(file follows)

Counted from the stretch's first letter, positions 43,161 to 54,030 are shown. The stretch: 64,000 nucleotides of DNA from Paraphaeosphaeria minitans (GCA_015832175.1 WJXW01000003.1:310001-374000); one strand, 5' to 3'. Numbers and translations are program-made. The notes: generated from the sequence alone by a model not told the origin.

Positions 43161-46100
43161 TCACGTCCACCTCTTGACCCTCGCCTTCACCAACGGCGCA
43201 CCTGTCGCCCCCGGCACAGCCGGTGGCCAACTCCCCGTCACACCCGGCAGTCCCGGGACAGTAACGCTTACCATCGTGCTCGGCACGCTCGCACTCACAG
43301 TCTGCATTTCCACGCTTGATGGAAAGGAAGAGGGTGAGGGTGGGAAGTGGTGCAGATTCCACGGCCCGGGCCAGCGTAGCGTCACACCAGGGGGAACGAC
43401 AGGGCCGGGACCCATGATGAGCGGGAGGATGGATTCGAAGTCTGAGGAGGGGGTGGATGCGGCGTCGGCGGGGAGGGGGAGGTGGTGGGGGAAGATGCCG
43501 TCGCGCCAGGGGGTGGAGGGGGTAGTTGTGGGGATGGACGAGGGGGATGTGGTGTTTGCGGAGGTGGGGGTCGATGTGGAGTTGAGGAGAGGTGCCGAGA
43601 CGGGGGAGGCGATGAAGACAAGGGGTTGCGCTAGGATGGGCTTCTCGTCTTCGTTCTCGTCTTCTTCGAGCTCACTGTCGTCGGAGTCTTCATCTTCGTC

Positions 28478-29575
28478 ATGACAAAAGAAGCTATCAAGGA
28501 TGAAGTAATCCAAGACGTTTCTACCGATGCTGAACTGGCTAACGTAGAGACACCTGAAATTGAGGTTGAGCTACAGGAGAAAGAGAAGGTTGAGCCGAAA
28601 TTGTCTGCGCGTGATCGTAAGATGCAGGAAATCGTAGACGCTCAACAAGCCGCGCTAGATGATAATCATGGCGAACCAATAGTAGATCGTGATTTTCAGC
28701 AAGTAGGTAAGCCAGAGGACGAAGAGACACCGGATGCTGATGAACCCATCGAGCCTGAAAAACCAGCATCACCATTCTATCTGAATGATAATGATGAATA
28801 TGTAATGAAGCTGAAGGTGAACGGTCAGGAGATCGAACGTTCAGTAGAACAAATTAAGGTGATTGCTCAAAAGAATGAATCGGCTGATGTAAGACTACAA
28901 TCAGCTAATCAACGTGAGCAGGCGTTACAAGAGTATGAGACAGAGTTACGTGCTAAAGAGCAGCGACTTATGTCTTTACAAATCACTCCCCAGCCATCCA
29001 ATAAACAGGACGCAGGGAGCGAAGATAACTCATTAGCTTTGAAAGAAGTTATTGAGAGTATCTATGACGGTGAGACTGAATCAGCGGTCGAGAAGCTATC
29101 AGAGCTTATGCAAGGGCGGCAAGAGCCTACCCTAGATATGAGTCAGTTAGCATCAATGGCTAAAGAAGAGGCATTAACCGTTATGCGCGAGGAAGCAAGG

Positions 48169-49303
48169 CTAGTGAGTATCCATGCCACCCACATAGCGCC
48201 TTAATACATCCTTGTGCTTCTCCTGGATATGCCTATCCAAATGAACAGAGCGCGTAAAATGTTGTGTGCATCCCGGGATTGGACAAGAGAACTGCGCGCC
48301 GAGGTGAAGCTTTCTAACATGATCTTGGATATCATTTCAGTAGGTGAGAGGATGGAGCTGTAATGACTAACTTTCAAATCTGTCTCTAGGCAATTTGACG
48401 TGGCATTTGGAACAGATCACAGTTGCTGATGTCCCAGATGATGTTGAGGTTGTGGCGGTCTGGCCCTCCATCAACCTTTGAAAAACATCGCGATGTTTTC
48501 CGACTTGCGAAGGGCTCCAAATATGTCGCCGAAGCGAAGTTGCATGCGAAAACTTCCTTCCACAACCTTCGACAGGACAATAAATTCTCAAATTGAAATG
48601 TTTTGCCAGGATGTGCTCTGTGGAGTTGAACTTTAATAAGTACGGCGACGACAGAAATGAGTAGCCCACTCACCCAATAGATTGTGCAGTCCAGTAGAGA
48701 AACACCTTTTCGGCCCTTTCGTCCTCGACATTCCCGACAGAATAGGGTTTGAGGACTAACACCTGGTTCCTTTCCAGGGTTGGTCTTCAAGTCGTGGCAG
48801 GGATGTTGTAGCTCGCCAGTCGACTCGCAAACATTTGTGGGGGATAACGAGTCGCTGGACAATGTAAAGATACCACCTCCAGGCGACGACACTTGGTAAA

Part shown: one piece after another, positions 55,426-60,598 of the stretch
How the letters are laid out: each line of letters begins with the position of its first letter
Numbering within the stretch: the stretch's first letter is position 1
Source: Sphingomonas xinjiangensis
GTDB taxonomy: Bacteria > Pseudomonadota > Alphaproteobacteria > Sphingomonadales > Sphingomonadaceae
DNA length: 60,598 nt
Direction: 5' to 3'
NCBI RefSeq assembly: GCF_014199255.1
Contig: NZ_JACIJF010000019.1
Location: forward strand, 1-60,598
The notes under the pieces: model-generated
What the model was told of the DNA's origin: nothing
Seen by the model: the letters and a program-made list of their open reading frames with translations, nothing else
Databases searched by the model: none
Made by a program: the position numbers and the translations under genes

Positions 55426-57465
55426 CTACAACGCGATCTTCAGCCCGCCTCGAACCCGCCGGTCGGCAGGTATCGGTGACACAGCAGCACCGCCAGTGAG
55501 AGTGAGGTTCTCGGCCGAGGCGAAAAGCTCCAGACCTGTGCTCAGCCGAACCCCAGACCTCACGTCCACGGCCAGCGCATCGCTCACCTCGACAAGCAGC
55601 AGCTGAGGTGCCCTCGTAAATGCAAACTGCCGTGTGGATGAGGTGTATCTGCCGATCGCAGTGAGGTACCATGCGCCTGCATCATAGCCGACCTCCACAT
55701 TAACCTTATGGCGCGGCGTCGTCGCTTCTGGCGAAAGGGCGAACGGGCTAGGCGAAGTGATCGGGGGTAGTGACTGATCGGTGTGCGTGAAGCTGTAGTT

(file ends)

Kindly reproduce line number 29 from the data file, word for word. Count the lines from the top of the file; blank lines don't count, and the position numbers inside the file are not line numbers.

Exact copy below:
Numbering within the stretch: the stretch's first letter is position 1